Concerts for Children: Journey Around The World – Singapore Symphony Orchestra, Jessica Gethin | The Flying Inkpot
Iain Grandage: ALL THAT GLISTERS…
Rossini: WILLIAM TELL OVERTURE
Yan Hua & Masato Suzuki: HAPPINESS
Engelbert Humperdinck: THE WITCHES’ RIDE
Vaughan Williams: OVERTURE TO THE WASPS
Debussy: CLAIR DE LUNE
Johann Strauss II: THUNDER AND LIGHTNING POLKA
Grieg: IN THE HALL OF THE MOUNTAIN KING
Kelly Tang: SYMPHONIC SUITE ON A SET OF LOCAL TUNES
Singapore Symphony Orchestra
Jessica Gethin, conductor
Sat, 18 Mar 2023, 11am
Victoria Concert Hall
Review by Derek Lim
SSO’s Concerts for Children have long been a mainstay in the concert season, meant to introduce children to classical music in a kid-friendly setting, and perhaps turn a first-time concert-goer into a repeat one.
This interestingly-programmed concert didn’t quite fulfil its marketing premise. Titled ‘Journey Around the World’, it promised to ‘explore the soundscapes of music from across the globe’, and ‘celebrate the beauty of cultural diversity, uniting people through the language of music’, and attracted, not surprisingly, parents eager to expose their children – some as young as 3 or 4 – to the orchestra.
Australian conductor Jessica Gethin, who also acted as presenter, was a dynamo of energy, emerging not on stage but from the hall’s main doors, making her way to the stage while introducing herself and getting the kids excited about what they were about to experience. The stage and podium were decorated with objects characteristic of the countries whose music had been programmed – flags, a pizza box, Big Ben and a King’s Guard, kangaroo crossing signs, Mona Lisa and so on. But the choice of pieces and their commentary left much to be desired.
No one could accuse the programme team of being lazy with this selection of works – indeed the orchestra may even have found them somewhat refreshing, with not-so-frequently heard works like the opening piece, Australian composer Iain Grandage’s All that Glisters, led commandingly and played colourfully by the SSO, before moving on to others such as Vaughan Williams’ Overture to the Wasps, Copland’s Hoedown from Rodeo, and an energetically played account of Johann Strauss II’s Thunder and Lightning Polka.
But kids’ attention spans are notoriously short. While Rossini’s William Tell overture got the kids (and adults) excited, most of the rest weren’t instantly recognisable or ear-worm material to concert novices – surely something to consider when programming what might be a first concert for many (even the adults). The choice of Debussy’s hushed, quiet Clair de Lune was even more bizarre, as if the programmers hadn’t considered their audience at all. Cries around me of ‘Daddy/Mummy, I’m bored’ by this point said it all as attentions flagged and the young audience grew increasingly restless.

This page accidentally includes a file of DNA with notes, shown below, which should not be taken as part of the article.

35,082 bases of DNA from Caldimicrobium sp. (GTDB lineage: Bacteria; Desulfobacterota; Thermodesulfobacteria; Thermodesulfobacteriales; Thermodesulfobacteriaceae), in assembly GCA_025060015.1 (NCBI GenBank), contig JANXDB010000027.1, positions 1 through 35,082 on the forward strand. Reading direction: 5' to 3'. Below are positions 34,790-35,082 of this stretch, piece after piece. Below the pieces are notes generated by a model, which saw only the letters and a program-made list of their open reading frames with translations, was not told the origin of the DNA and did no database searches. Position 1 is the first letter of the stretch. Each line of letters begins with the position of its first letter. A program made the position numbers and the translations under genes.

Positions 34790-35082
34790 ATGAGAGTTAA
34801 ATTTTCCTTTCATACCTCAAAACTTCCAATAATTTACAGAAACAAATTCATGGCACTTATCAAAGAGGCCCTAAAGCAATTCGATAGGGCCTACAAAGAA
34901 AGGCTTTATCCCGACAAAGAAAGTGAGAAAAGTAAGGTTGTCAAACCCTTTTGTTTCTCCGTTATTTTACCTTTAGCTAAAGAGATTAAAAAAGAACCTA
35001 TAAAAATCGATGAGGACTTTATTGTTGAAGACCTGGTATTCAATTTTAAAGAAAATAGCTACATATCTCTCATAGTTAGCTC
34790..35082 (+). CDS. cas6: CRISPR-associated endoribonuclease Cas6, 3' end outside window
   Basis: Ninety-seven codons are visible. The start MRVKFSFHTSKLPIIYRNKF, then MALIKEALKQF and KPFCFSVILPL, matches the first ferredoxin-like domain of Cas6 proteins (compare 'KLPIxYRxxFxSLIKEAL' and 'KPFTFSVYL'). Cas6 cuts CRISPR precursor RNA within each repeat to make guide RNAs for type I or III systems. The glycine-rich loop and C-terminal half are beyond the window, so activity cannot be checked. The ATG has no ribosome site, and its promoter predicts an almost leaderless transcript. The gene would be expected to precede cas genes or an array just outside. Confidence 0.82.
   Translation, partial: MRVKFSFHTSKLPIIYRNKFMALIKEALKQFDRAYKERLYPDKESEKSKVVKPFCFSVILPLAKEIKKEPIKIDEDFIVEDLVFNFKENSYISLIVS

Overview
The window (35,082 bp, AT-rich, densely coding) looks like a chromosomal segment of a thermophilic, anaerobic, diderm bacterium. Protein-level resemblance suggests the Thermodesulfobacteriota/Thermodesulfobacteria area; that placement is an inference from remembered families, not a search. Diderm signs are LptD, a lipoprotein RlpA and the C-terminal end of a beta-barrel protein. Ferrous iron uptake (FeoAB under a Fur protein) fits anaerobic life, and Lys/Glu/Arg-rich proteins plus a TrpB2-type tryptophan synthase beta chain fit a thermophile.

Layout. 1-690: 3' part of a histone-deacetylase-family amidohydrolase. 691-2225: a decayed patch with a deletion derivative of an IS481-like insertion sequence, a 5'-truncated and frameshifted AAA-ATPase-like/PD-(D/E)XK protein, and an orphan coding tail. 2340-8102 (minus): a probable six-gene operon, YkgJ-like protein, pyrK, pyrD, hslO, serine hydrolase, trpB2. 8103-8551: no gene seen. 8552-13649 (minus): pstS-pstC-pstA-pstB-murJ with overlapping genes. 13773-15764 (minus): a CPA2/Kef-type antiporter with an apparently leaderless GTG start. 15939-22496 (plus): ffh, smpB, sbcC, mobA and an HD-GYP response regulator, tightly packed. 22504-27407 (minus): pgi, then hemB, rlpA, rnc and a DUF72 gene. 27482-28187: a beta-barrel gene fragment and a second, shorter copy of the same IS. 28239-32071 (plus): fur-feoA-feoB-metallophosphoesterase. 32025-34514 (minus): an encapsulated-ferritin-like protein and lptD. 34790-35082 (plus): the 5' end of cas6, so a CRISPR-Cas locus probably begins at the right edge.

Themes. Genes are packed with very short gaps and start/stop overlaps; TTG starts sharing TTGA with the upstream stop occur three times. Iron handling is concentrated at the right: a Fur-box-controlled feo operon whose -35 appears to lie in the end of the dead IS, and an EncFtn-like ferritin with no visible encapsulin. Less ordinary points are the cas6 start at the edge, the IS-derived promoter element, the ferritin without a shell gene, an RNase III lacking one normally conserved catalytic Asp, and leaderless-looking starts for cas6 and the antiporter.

After each piece, Gethin described to the children images typical of the country that piece originated from – Italy had a man riding a Vespa with a gelato, Austria had ice-skiing, Wiener schnitzels and so on. While effective in letting the kids guess the origins of the pieces, the actual tableaus painted by the commentary had little to do with the pieces themselves. Some were eye-rollingly stereotypical – for the Chinese piece the conductor spied, among other things, Olympic gold medals for badminton. But this way of introduction also missed an opportunity to let the children know what to look out for.
Perhaps it would have been better to have programmed works more evocative of geographical spots in the countries mentioned. For example, while exciting, it’s probably difficult to relate Humperdinck’s Witches’ Ride to anything in Germany itself that kids might know (and at least my five-year-old seemed to find it scary). More accessible music, please!
As a first touch with the orchestra, there were bright spots in the experience, many of which were with the ‘instrument petting zoo’ at level one of the VCH before and after the show, with musicians of the Singapore National Youth Orchestra demonstrating, explaining and letting the children touch and play a harp, clarinets, flutes, trumpets and glockenspiels. Some, especially the harpist, did a great job of explaining how their instruments worked and helped the kids connect to the music and make it accessible.
And isn’t that what children’s concerts are all about?
What a five-and-a-half year old girl liked and didn’t like
1. The violinists doing the buzzy bees!
2. Yelling ‘pizza!’
3. Guessing the countries
4. The girl conductor!
1. The scary music
2. The decorations